Here is a brief primer on some popular financial terminology:
Individual securities can be grouped into various classes with other securities that behave similarly and that share certain characteristics. For example, stocks are one type of asset that can be grouped into the equity asset class, and bonds can be grouped into the fixed income asset class. Cash is also considered an asset class, as are commodities.
An investor’s target asset allocation represents the ideal mix of asset classes that will best fit their needs and goals. You may hear an advisor refer to a 100% equity allocation, or an 80/20 allocation, with the latter representing 80% equities and 20% fixed income. Remember, equity refers to stocks (and stock mutual funds and ETFs), whereas fixed income refers to bonds (and bond mutual funds and ETFs).
In general terms, a benchmark is “a standard or point of reference against which things may be compared or assessed.” As it relates to investing, a benchmark is an index comprised of multiple securities that, as a whole, represent some portion of the market. One of the better-known indices that is frequently used as a benchmark is the S&P 500 Index. It is comprised of the 500 largest publicly-traded U.S. companies by market value (which is equal to the number of outstanding shares multiplied by the current share price). There are hundreds of different indices, representing every imaginable corner of the investable universe. As you can imagine, not all of these indices would be an appropriate benchmark for every portfolio – you would need to choose an index (or several indices, blended together) that most closely represents the market segments in which the portfolio is invested.
The importance of an appropriate benchmark cannot be overstated. In order to properly gauge your portfolio’s performance, you must compare it to an appropriate benchmark. It wouldn’t make much sense to compare a portfolio of domestic stocks to a benchmark comprised solely of international stocks, as these two groups generally perform differently. If your portfolio is well-diversified and has a mixture of domestic and international stocks, it would be better to find two indices (one domestic and one international) and blend them together in the same proportion as the stocks in your portfolio. This is particularly important if your portfolio consists of more than one asset class, such as equities and fixed income. These two asset classes perform very differently most of the time, so it would be wildly inappropriate to compare a 60% equity/40% fixed portfolio to a 100% equity benchmark.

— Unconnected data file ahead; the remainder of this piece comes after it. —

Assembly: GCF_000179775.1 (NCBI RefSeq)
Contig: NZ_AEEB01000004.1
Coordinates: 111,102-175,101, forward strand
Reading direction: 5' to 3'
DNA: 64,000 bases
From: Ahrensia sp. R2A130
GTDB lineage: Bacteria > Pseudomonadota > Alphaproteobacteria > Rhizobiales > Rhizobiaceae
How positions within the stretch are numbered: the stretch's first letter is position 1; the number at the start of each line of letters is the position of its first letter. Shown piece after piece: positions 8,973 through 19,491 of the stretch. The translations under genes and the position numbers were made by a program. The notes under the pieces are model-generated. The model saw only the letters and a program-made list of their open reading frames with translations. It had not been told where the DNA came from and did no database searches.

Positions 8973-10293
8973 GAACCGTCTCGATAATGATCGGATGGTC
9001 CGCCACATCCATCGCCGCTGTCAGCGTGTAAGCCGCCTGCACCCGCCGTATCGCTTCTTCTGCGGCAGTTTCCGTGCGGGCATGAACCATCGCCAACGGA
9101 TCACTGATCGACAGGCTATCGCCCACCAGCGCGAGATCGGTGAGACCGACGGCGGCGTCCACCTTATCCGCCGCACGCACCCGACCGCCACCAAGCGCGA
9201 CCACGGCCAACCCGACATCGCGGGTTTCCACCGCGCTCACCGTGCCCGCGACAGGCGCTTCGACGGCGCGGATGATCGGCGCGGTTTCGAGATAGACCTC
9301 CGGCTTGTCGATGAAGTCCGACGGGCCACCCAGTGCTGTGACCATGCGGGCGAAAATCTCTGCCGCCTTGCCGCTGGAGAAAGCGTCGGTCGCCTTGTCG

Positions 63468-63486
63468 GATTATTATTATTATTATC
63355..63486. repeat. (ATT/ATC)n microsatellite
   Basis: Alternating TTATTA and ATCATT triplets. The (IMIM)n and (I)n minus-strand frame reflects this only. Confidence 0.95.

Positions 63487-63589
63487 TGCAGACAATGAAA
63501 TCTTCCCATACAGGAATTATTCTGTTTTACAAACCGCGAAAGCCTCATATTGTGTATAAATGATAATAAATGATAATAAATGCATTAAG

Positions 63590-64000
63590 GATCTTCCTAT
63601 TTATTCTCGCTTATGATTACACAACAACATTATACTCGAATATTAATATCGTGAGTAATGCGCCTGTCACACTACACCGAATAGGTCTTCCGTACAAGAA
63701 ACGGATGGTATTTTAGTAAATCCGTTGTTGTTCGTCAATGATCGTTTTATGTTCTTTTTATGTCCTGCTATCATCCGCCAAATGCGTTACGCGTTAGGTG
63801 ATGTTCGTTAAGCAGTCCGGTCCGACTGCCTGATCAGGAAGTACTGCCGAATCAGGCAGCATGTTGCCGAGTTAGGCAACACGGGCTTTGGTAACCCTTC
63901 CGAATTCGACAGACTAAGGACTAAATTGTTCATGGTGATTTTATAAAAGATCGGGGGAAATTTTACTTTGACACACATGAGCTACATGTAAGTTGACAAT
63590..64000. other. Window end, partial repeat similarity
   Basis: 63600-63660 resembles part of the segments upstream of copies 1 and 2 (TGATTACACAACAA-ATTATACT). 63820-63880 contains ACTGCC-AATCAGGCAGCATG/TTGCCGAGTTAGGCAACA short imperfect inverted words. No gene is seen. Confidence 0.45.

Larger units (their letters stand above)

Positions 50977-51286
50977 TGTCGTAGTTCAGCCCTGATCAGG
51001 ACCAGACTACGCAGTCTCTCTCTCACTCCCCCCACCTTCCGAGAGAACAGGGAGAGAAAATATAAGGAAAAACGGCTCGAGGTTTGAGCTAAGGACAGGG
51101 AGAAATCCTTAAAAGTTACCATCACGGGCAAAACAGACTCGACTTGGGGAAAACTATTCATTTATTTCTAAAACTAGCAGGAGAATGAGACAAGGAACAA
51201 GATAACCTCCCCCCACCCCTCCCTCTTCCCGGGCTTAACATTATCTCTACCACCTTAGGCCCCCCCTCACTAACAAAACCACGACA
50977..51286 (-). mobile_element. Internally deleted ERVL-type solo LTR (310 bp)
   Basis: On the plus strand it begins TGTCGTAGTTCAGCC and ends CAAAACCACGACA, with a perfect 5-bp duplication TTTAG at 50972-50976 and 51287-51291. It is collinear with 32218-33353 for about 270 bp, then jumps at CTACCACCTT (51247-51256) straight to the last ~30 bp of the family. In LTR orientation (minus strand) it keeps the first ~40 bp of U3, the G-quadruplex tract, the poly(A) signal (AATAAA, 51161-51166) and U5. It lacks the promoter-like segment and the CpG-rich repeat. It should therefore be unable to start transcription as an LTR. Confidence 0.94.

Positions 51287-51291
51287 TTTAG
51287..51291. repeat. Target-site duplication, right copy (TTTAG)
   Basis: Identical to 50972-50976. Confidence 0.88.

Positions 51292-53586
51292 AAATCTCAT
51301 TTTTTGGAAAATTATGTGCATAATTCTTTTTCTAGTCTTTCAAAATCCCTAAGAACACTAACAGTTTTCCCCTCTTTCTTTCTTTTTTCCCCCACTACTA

I’d like to make one last little point about a very little point – the basis point. One basis point is equal to 1/100th of a percent. For example, 0.05% is equal to 5 basis points (or bps, commonly pronounced “bips”). Many in the industry speak in terms of basis points, simply because it’s easier than saying, “point zero five percent.” Basis points might raise their tiny little heads when advisors are discussing mutual fund or ETF expense ratios (which are the annual fees charged to investors), as well as bond yields and dividend yields.
This is but a short list, of course. You can always run a Google search for other unfamiliar terms – just make sure the site is reputable. There are many goods one, such as investopedia.com/financial-term-dictionary-4769738. And don’t be afraid to ask your advisor to explain anything you don’t understand – we are here to help!